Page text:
Over the last few months or so at ZDNet, we've been playing around with various IP-based videoconferencing options in hopes of finding some way to leverage the video capabilities for pumping content between locations for usage in the videos we produce on line. For example, we'd like to have a two-pane video version of the Dan and David Show. In the course of doing this, we've become painfully aware of the sensitivity of these systems to bandwidth constraints some of which are very corporate in nature.
For example, in an effort to pump video back and forth between my home office and our San Francisco studios (which are in behind CNET's corporate firewall), the bandwidth constraint wasn't on the home office end. It was on the corporate side where the people in charge of CNET's network connection were, for obvious reasons, not about to give an IP-based video conferencing system carte blanche access to the company's Internet connection. If they did, the videoconferencing system could easily overwhelm the connection, the net result of which could impact all the other traffic. It's a scenario that's probably repeated in corporations and businesses everywhere. So far, in the case of our experiments, the results have not been that good. Latency is a key issue and we've tried to the best of the abilities of the systems we're working with to throttle the audio and video quality in hopes of minimizing the latency but have had little luck.
The problem is that the systems we're working with can't do two things: they can't say "here's the most amount of bandwidth I'm going to get" and then automatically throttle the quality (or window size, or whatever) to eliminate latency. The other thing they can't do (or don't do well) is monitor the network for congestion. Even if a network administrator programs the system for some maximum bandwidth threshold, there will be times that the system can't get that due to other networking constraints. In our case, I'm just talking about a breakdown in point-to-point communications. The minute you start multi-streaming though, it might not be long before network issues have some impact on performance.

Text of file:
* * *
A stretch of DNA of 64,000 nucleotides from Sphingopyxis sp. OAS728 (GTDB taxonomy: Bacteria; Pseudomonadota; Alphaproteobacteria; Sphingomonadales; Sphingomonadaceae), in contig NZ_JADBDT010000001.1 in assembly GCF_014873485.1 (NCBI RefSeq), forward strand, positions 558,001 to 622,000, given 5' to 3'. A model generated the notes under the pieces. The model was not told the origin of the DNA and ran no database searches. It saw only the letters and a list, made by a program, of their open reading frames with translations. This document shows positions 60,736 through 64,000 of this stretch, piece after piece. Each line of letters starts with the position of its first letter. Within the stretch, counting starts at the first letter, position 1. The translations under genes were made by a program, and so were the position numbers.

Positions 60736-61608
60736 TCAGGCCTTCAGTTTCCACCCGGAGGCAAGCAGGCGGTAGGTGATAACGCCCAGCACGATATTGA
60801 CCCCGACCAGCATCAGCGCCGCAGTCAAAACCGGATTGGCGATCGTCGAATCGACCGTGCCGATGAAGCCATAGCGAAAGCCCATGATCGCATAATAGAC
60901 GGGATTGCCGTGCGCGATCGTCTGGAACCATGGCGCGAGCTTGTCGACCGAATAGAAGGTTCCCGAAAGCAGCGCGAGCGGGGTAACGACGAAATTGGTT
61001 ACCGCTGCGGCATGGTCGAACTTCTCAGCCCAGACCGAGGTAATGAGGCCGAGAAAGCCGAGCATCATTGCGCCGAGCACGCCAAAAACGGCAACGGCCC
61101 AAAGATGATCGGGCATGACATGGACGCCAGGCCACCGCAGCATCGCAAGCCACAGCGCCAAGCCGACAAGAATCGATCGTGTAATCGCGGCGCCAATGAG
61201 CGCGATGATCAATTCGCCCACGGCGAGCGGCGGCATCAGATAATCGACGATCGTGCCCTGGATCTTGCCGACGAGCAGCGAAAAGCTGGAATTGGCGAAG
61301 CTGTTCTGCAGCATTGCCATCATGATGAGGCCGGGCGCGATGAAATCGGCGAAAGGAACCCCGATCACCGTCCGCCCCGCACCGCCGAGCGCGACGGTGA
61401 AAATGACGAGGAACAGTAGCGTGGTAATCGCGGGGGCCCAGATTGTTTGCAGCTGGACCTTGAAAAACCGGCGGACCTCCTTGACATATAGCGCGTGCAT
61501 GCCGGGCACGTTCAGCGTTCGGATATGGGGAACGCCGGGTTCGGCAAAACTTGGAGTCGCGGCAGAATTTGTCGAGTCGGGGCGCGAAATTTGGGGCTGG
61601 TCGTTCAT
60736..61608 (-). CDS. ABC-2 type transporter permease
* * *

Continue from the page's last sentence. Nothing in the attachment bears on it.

Here at Interop, I happened across a company called Avistar that, as far as I could tell, has three selling propositions that, when taken together, make the offering rather unique. First, it does multistreaming. OK, multistreaming isn't that unique. But, it appears to do it pretty well (and maybe that's unique). One reason it does it well is the second unique selling proposition. The client software automatically throttles the video quality to deal with whatever the current bandwidth constraints are. For example, when a second stream of video from another location gets brought into a videconference (for a total of a three-way), the quality of the video in the initial two windows is dynamically degraded so that the overall bandwidth consumption doesn't change. Video is also dynamically degraded based on network intelligence that the Avistar client is constantly developing. For example, if it sees unexpected latency between it and another system in the course of a videoconference, it will dynamically cut back the video quality in hopes of eliminating any latency.
The third interesting feature of the system is the way it can contextually operate out of existing IM clients (for example, Microsoft's, IBM's, etc.). In the video above, I interview Avistar's president Simon Moss and we show the product in operation from the Interop show floor where he connects to several other locations around the world via the Internet.